If you are in a B2B industry, be prepared to negotiate contracts and show understanding to corporate clients who may be looking to end your contract because they’re tightening their own belts. Get ready to remind them of how essential your work is to their success and to potentially offer a temporary discounted rate in order to avoid losing the account altogether.

If you don’t have room in the budget to offer significant discounts, there are other creative ways to strengthen customer relationships without affecting your budget.

For example, consider organizing a volunteer event or ongoing community service. You might organize a PPE drive where customers can donate extra masks, gloves, or other supplies to send to hospitals or distribute to low income community members who may not be able to afford it. Giving back to the community and getting your customers involved in that will build a sense of trust and loyalty that will pay off down the road.

5. Seek Out Financing Options Before You Need It

Looking for a loan when you’re on the verge of defaulting on your monthly bills or in the midst of a serious budget shortfall is the worst time to look one. You’re stressed. You’re desperate. You run the risk of getting locked into terrible terms or missing out on better opportunities because you were in too much of a rush to thoroughly research all your options.

Avoid this by taking a hard look at your budget and your forecasts for the coming year. What risks is your business exposed to? How likely is it that those risks will be realized? How much uncertainty are you prepared to deal with? In other words, how much cash on hand does the company have and how long would it last if things took a serious turn for the worse? Start looking at your financing options now and get a plan in place before that happens.

You are also in the prime economy for taking out business loans. During recessions or at the cusp of a recession that we are trying to avoid, we tend to see significant drops in interest rates. This means you could secure financing for your business at a much better rate than you would in a stronger economy.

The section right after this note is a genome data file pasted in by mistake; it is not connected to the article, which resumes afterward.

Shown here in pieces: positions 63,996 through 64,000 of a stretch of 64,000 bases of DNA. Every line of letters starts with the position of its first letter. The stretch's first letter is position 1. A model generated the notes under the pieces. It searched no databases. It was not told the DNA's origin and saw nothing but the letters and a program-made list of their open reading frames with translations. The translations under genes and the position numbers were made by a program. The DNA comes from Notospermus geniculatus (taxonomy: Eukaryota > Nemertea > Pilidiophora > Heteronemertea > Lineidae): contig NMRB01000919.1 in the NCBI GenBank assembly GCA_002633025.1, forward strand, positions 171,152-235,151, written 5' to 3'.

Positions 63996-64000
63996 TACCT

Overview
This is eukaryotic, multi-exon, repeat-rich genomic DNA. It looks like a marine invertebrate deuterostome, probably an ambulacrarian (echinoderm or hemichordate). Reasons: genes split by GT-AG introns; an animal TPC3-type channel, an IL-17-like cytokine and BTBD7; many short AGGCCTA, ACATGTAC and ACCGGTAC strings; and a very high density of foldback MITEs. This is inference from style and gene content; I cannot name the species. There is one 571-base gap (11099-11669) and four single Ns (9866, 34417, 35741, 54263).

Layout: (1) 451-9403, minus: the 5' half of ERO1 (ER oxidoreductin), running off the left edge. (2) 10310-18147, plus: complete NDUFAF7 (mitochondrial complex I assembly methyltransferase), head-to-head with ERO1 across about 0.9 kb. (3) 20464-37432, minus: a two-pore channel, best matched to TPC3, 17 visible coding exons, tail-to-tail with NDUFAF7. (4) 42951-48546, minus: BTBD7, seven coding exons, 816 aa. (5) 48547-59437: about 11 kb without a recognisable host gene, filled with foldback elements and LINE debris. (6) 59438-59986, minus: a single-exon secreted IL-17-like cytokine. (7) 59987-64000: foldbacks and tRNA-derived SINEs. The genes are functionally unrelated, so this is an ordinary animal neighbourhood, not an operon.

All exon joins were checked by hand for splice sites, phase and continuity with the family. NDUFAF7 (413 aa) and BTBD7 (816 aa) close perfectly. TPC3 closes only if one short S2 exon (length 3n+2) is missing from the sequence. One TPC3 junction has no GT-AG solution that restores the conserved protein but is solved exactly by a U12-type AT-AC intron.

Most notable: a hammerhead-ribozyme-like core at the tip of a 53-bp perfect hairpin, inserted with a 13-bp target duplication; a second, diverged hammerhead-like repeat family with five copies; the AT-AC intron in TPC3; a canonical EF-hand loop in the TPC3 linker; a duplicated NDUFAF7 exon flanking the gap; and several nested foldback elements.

So even if you aren’t facing a looming budget crisis, now might be the time to secure some additional capital for investments in your business’s future.

6. Become a Pandemic Resource for Your Community

We’ve seen some inspiring examples of makeup companies pivoting to manufacture affordable hand sanitizer and car manufacturers switching gears to produce ventilators. Think about what the most pressing needs are right now and how your business is equipped to meet those needs.

It may not even be related to your main product or service. Maybe your HR department can start offering affordable resume writing services for newly unemployed people. Your marketing department might offer to help individuals build websites to launch their new small businesses.

Not only would it be a quick and easy way to diversify your revenue streams, offering these kinds of services would bring some great publicity. It would also help solidify your business’s position in the community. You’re not just a faceless corporation concerned only about the bottom line. You’re a compassionate brand that is ready to adapt to the times and support your community.

The goal is to think of services or products you can offer that meet an urgent need and would take little to no initial investment to get started. Have each of your departments come up with some creative ideas.

7. Reach Out to Clients in Thriving Business

If your customers are primarily other businesses, consider redirecting your efforts to landing new clients in the industries that thrive during a pandemic. Typically, that includes the following:

  • Healthcare
  • Financial Advisors
  • Accountants
  • Auto Repair and Maintenance
  • Home Maintenance Stores
  • Rental Agents and Property Management Companies

Start tailoring pitches, marketing material, and service offerings to uniquely address those industries. While other industries are slashing budgets and cutting contracts, these industries are likely experiencing even more need than ever before.